Review: Devil with the Blue Dress (Bunker Theatre)

Kevin Armento’s play focuses on the sex scandal which rocked the White House while Bill Clinton was president

Flora Montgomery in Devil with the Blue Dress
Flora Montgomery in Devil with the Blue Dress
© Helen Murray

Raking over a real-life sex scandal onstage means airing a lot of dirty laundry in public – but at least the dirty laundry in question here has the distinction of being the most notorious in history. Therein lies both the fascination and the flimsiness of Kevin Armento’s Devil with the Blue Dress. A cross-examination of the affair that brought the Clinton administration to its knees, it is at once a fixating tale of political intrigue and a big dollop of salacious tittle-tattle.

Because this is, at one level, Hilary Clinton’s origin story: the beginning of her doomed 2016 presidential campaign, and at the same time, its end. Armento makes clear that while her husband’s affair pushed her poll ratings up, it also led Hilary to shut herself down, arguably the flaw that kept her from power – it’s so pure it's Greek. Flora Montgomery plays her in a punch pink trouser suit, domineering and brittle at the same time. She’s determined to control the way this story gets told, but desperate too. This, she frequently insists, is her play.

At the same time though, it’s also Monica Lewinsky’s fantasy – one that slowly sours into a nightmare. A starry-eyed, self-satisfied White House intern, still only 22, she attempts to steer the story as a grand romance. Daniella Isaacs imbues her first fluttering flirtations with the President with a fateful significance, portraying seedy back office blow jobs as if they were the truest expression of subservient love. She swings by his office, swoons over his gifts and sneaks secret Valentine’s missive into the Washington Post. "Every play needs an antagonist," Lewinsky needles Hilary.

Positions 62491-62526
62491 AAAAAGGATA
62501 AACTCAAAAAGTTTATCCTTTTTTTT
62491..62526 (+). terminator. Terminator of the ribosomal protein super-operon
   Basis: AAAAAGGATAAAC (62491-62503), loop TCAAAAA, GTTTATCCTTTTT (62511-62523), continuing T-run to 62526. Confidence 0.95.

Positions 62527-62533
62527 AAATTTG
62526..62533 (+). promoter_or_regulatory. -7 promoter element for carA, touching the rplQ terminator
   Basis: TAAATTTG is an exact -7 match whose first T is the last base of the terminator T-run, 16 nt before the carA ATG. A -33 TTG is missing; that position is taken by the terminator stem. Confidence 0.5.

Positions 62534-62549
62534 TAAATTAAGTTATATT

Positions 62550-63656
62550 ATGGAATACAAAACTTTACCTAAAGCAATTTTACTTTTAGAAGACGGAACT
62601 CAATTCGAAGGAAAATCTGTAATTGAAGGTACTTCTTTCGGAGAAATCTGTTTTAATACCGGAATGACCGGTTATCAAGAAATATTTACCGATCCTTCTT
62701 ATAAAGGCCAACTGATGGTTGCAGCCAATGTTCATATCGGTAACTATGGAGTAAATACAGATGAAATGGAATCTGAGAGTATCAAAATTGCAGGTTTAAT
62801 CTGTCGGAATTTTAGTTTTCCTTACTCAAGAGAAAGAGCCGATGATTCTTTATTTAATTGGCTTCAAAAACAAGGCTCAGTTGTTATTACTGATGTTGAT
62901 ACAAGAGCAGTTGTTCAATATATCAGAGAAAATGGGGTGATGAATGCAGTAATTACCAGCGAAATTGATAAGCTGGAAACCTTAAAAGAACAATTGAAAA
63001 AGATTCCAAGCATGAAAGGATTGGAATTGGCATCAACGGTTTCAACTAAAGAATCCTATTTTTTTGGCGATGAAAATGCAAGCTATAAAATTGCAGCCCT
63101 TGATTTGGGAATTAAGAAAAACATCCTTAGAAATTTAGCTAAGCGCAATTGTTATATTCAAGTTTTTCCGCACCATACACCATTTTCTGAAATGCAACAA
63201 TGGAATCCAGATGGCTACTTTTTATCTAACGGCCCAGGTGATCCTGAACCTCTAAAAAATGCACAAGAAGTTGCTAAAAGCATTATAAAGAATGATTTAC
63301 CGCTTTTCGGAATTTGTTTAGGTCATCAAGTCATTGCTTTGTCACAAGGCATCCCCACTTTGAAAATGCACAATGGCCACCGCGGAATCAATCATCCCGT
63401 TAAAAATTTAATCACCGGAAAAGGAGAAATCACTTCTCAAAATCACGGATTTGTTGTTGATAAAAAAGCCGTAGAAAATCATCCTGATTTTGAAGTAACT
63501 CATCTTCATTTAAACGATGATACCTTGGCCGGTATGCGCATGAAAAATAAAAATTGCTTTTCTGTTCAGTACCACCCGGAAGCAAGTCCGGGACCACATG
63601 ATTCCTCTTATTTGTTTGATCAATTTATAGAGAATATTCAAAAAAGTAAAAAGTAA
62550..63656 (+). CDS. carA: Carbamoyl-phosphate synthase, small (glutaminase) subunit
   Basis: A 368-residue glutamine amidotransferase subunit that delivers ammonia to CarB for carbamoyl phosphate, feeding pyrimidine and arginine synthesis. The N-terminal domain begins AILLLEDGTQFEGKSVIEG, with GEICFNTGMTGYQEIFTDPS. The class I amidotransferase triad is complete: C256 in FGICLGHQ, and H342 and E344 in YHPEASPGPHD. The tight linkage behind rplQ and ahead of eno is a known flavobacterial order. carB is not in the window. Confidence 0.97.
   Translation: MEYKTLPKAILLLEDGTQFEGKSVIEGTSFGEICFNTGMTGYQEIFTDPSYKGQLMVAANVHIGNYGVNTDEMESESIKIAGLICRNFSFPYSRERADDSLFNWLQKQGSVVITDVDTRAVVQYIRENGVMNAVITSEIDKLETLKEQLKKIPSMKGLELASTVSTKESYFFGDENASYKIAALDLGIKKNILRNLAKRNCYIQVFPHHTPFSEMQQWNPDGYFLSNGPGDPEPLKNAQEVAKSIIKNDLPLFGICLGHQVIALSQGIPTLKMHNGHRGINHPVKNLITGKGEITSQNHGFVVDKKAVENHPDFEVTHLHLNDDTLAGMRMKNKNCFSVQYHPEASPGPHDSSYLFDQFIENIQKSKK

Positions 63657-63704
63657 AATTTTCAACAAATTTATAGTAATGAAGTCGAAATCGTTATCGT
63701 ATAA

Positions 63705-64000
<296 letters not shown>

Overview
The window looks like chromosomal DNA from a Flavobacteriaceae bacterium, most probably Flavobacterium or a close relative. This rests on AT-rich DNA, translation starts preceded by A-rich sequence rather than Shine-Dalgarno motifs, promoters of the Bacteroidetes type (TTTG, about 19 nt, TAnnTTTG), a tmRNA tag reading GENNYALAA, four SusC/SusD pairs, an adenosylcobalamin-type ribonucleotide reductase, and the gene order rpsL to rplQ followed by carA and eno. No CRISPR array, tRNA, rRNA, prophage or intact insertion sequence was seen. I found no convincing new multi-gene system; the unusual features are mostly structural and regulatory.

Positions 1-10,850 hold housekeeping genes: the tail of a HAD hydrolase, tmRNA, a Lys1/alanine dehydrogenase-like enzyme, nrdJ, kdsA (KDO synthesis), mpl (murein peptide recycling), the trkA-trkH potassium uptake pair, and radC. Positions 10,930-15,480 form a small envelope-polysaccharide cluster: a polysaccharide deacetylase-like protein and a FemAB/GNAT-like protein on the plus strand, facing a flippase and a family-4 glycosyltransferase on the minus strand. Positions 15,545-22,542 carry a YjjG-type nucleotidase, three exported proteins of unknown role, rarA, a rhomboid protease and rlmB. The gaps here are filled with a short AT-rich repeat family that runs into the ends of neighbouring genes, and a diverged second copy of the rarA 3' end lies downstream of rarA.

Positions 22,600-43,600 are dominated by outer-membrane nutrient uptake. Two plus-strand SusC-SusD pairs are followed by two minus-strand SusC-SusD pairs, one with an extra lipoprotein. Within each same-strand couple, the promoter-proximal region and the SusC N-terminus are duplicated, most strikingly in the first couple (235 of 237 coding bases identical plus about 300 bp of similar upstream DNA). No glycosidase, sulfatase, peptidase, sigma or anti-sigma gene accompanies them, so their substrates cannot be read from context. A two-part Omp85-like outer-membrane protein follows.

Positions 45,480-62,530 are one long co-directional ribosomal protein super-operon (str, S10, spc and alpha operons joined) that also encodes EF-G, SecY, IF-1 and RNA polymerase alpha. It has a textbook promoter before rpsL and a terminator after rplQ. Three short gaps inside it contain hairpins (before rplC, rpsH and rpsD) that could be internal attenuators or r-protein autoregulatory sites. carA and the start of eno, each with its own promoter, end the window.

Armento, pointedly, keeps Bill Clinton himself out of the picture, instead handing control of the story back to the five women directly involved in the affair. As well as his wife and mistress, his daughter Chelsea, his ever-loyal secretary Betty Curry and Lewinsky’s Republican colleague and confidante Linda all have their say. They pick at Clinton’s perjury – the precise nature of his awkward, iconic denial – and bicker between themselves about who carries the blame. It’s timely: a precursor to the #MeToo movement; a warning around the need for solidarity. Each, in their own way, is betrayed: by a husband, a lover, a father, a boss and a leader. Bill screws them all.

Each embodies him, adopting that husky, deep Arkansas drawl – a voice "dusted with gravel," as Lewinsky describes it – into a microphone. Even absent, his words are the loudest in the room; a measure of presidential power and political stardom. He sounds like a two-bit Elvis impersonator: a cheesy, sleazy self-construction. Everything about him is mannered, from his practiced politician’s smile to his commanding seduction technique. It’s vile, but it slips down easy; so slick his predation passes unobstructed, if not unnoticed.

For all this, there’s a stubborn linearity to Armento’s play that makes it all a bit plodding, and it’s not helped by a production that’s short on pace. Joshua McTaggart’s staging would be far sharper were it played straight through, if only his cast would stop savouring their speeches. Tashomi Balfour’s live sax score instills the sultriness of a Mills and Boon novel, where something itchier might have prioritised the political urgency. Instead, the events in Devil with the Blue Dress are less historical earthshaker and more presidential knee-trembler.

Devil with the Blue Dress runs at the Bunker Theatre until 28 April.